Archives for category: For 8 and upwards

Published by Bloomsbury

This was wonderful – I loved it. Not least as it takes you back to another era. A better time, a period of stiff upper lips and honour. This is a brilliant story of the old style with gorgeous language:

“…almost squeezed the pip out of poor Sponge here…”

“…frightfully dangerous…”

“…Mildew’s southern most lip began to quiver…”

“…Mildew’s upper lip began to lose some of its structural integrity…”

Along with the two main characters being named Mildew and Sponge.

What more could you want or need or indeed expect to have? Well, it seems you can have a lot more for your money –

A book of mysterious ghosts, Vikings, Romans, werewolves, a time machine….a school with a cloister, with extraordinary school teachers who are remarkable in themselves…adventure and it will be stuffed with illustrations. I know this to be true, because my proof has little boxes set within the text to give an indication of where they will be when the book is published. They have also said that Chris Priestley wrote it and that it will be illustrated by him. They have printed that on the cover of the proof. So there!

The only problem is, I’m afraid is that it hasn’t been published yet – but they state on the inside cover that you will be able to buy copies on the 5th of October, which I believe is a Thursday. A good day on which to buy a new book – this one will be perfect. Funny, full of interest, good English (for those of you who know this to matter)….a wonderful book on so many fronts.

Put Thursday the 5th of October in your diary.

As sometimes happens when I have read a book before its published, the cover has not been put on the Internet yet. I have found though the above sketches of the Werewolf Boy – so that will have to do.

Ps. Sorry, I forgot to say – this is the start of a series…and also that Chris Priestley is an author to ‘follow’ – he also wrote Uncle Montague’s Tales of Terror – which are brilliant. Slightly surprised I have never done a post about that volume…I suppose I read it before I had this blog – buy that too – and you can buy it now – its already published.

 

 

 

 

Published by Faber & Faber

This is a superb book – I started this yesterday afternoon, in my tea-break. Then continued reading on the way home on the train and then just before sleep. This morning I read it between having my shower and getting dressed, then on the train again, this time on the way to work. Sadly I had no time at lunch, but finished it this evening as I came home again.

The legend of Podkin One-Ear is related by a story-teller, one who tramps the lands to tell tales at times of celebration. The legend he relates is full of good old fashioned adventure, with a young rabbit, the son of a chieftain and his older sister and younger brother up against an evil taking over their world. At the start of the tale, he does have both his ears…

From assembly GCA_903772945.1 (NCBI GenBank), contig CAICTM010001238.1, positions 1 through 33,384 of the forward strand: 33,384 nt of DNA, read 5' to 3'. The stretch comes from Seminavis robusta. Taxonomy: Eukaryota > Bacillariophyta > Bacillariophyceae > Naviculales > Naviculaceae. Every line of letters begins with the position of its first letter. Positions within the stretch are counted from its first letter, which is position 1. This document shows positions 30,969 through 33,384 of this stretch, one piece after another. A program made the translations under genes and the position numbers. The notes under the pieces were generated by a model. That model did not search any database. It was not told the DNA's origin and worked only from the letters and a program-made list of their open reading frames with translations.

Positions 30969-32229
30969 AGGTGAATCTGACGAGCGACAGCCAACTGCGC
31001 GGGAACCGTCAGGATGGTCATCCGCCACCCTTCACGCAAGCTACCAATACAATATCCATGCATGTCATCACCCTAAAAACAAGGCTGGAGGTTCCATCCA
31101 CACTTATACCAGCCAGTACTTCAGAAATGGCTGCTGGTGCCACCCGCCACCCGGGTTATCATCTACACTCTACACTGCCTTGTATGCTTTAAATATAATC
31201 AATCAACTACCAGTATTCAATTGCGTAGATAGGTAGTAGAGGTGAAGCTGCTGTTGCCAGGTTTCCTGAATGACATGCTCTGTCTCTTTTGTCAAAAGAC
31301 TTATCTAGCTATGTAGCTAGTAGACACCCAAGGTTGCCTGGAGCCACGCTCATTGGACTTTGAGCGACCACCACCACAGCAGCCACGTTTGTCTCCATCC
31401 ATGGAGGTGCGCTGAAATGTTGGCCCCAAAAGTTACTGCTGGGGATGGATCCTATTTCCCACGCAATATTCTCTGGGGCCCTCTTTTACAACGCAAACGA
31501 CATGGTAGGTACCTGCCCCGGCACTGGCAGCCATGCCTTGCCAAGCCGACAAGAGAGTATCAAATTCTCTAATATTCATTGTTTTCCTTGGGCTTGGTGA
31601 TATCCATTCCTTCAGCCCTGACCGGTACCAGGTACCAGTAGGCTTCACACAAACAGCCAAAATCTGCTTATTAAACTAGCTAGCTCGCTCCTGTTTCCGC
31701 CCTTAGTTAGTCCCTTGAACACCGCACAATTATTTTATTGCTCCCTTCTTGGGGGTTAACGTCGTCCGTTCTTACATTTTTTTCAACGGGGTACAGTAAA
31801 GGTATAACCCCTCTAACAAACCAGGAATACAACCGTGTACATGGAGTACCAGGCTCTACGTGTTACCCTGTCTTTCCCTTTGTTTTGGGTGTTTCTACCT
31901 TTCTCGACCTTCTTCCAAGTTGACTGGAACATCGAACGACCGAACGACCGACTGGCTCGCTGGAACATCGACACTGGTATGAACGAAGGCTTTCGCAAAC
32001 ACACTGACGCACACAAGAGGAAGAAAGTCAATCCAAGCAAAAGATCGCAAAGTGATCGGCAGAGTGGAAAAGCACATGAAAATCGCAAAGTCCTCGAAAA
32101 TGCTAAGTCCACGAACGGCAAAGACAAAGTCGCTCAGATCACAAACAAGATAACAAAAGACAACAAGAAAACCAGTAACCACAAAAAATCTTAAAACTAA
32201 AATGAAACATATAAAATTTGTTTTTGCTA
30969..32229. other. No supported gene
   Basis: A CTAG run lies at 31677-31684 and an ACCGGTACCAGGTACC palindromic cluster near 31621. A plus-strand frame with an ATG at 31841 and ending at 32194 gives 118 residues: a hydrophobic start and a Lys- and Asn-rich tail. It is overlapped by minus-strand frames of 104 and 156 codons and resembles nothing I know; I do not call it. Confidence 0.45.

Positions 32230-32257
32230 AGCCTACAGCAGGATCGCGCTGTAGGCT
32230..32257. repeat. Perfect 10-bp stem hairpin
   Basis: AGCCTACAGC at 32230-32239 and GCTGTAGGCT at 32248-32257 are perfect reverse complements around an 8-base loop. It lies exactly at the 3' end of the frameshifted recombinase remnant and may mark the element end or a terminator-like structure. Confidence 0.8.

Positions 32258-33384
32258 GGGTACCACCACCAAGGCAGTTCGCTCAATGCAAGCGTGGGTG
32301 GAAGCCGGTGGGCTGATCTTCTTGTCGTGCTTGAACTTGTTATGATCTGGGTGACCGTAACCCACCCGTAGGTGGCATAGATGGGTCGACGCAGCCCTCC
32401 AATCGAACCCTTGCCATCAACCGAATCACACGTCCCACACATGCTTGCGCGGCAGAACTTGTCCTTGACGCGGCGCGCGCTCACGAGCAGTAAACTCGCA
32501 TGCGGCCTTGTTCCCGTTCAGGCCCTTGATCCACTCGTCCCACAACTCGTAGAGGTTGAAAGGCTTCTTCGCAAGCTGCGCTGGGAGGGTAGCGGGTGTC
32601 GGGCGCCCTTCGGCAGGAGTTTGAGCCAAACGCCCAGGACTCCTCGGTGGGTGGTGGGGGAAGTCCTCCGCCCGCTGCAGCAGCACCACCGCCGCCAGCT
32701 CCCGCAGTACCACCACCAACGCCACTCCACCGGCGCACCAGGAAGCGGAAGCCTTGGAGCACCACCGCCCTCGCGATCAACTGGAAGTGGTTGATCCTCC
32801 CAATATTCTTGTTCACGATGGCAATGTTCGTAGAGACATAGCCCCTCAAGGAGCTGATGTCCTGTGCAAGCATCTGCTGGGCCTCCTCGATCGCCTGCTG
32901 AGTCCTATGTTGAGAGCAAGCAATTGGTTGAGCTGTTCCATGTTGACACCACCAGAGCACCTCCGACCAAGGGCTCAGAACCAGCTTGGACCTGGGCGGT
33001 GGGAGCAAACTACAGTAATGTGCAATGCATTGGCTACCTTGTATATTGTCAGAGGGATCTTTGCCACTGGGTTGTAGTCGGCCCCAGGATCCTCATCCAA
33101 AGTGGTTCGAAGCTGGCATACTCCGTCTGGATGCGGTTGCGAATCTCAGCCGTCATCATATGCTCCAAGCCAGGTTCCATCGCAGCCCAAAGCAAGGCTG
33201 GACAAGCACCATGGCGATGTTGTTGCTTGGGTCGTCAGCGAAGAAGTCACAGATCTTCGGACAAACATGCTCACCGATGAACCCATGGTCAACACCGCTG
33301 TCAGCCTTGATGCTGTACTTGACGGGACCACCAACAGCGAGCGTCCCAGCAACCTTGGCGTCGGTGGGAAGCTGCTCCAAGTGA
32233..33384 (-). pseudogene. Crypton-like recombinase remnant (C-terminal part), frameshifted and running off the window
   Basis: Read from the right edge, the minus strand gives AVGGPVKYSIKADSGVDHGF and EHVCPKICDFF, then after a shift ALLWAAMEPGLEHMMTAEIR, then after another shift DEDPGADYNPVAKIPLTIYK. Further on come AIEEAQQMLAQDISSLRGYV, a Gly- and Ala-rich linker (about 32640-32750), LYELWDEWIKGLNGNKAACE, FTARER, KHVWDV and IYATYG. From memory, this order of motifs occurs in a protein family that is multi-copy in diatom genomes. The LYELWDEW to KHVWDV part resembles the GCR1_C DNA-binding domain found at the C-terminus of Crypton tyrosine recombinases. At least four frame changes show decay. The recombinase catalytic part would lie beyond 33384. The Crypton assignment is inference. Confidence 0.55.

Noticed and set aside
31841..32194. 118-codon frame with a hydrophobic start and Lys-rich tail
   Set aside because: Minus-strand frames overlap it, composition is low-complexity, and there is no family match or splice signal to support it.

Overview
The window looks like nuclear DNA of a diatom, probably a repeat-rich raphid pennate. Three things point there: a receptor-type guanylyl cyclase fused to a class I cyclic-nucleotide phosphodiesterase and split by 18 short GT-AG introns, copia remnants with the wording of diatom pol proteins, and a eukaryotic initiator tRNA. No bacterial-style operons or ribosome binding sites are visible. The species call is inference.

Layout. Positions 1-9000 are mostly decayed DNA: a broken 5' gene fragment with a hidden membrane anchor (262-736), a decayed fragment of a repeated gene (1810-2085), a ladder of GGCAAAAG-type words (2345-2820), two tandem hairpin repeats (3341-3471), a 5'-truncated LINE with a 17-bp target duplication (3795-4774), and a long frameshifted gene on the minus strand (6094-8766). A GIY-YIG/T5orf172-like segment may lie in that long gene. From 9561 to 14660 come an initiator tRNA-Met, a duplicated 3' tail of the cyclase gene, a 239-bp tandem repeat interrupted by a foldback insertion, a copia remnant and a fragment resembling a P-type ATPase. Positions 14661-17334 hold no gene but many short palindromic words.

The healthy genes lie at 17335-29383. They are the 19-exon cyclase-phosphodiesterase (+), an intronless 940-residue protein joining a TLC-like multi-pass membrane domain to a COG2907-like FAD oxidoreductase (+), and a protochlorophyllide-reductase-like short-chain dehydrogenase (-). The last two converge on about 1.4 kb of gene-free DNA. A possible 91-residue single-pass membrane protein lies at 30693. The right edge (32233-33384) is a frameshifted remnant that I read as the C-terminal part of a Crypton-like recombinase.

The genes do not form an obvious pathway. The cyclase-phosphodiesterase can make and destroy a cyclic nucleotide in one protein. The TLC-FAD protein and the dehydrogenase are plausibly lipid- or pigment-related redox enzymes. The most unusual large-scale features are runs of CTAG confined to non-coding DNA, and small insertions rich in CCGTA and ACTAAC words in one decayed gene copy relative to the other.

I can only say I loved it – was captivated by the story, which was enhanced by the illustrations by David Wyatt – just enough to give extra flavour to the legend.

 

This will be a classic, without any doubt. I usually pass on my proofs to local youngsters. I’m afraid this time, I’m keeping this one. Simply one of the best books I have read for a very long time, which is particularly pleasing for this age group. For them, there isn’t enough good writing, so I’m always pleased when I come across something this good for our younger readers…though anyone sensible, who is older than that will enjoy it too…

Published by Walker Books

David Almond’s books are quite extraordinary, no two seem to be alike – each is a masterpiece. I’d love to know where he gets his ideas from. This is the story of a bus driver. Bert has been driving his bus, on the same route, every day for ten years. He knows every bump, curve and passenger – he has dealt with all sorts of people, the young, the foolish, the friendly, confused, lost and bemused. Things are becoming a little predictable. Until one day he feels a fluttering in his chest and begins to panic and stops the bus. The complaints that result from this unauthorised and unwanted stop, he doesn’t hear, he is too concerned with what the fluttering means. Is this the end? Before the book has really got started? By page 12?

Actually it is just the beginning. This is a lovely, kindly book about people. About how people want to be seen to be bigger than they really are. It is about art classes and art teachers – it is about hope. It is also about bullies, and friendship, but mainly its about Angelino Brown – as unique a character as any David Almond has written about before.

I thought I had written a post about Clay or The Boy who Swam with Piranhas, one of my favourite David Almond books, but it seems I haven’t yet – so along with this one – have a look at those too, along with I suppose, Skellig, probably his most famous book…

 

 

Published by Pushkin Children’s Books

This is probably the most extraordinary cat book I have ever read. Part love story, part adventure this really has something for everyone. Liberally illustrated by Andrezej Klimowski and translated from the Russian.

Baguette likes to lie in a window space watching the birds. The love of his life was slender and striped, her nose was as pink as a rosebud, her whiskers as white as snow on New Year’s Day, and her coat shone like a diamond necklace…

The black cat Noir lives close by and is a rival for Purriana’s affections and tries to encourage Baguette to leap to the birds (and his death), but Baguette is more intelligent than that…

It is great fun – very different from any other cat book I have read. Whether Baguette wins the paw of Purriana is for you to find out – another rather special book from Pushkin Press.

Published by Chicken House

I’m not sure I believe in Bigfoot. I’d like to believe that there are places still out there that no one reaches, where such entities might still survive. I sometimes feel we are all pervading as a species, and that this isn’t a good thing at all.

This though is a rather fun volume. Lemonade has moved recently to Willow Creek after her mother has died. The place is very different from home and she’s not sure that she will stay, if given the chance to return home. She meets though a rather earnest young naturalist / explorer, who is fascinated by all things Bigfoot and has set up his own detective agency to investigate any sightings…. This is funny, hopeful and really a rather lovely book – full of hope, acceptance and to be frank bravery.

Just remember – should you ever see Bigfoot, the first thing to do is to take a photograph.

It was a wonderful read – and I loved the cover too!

 

Published by Scholastic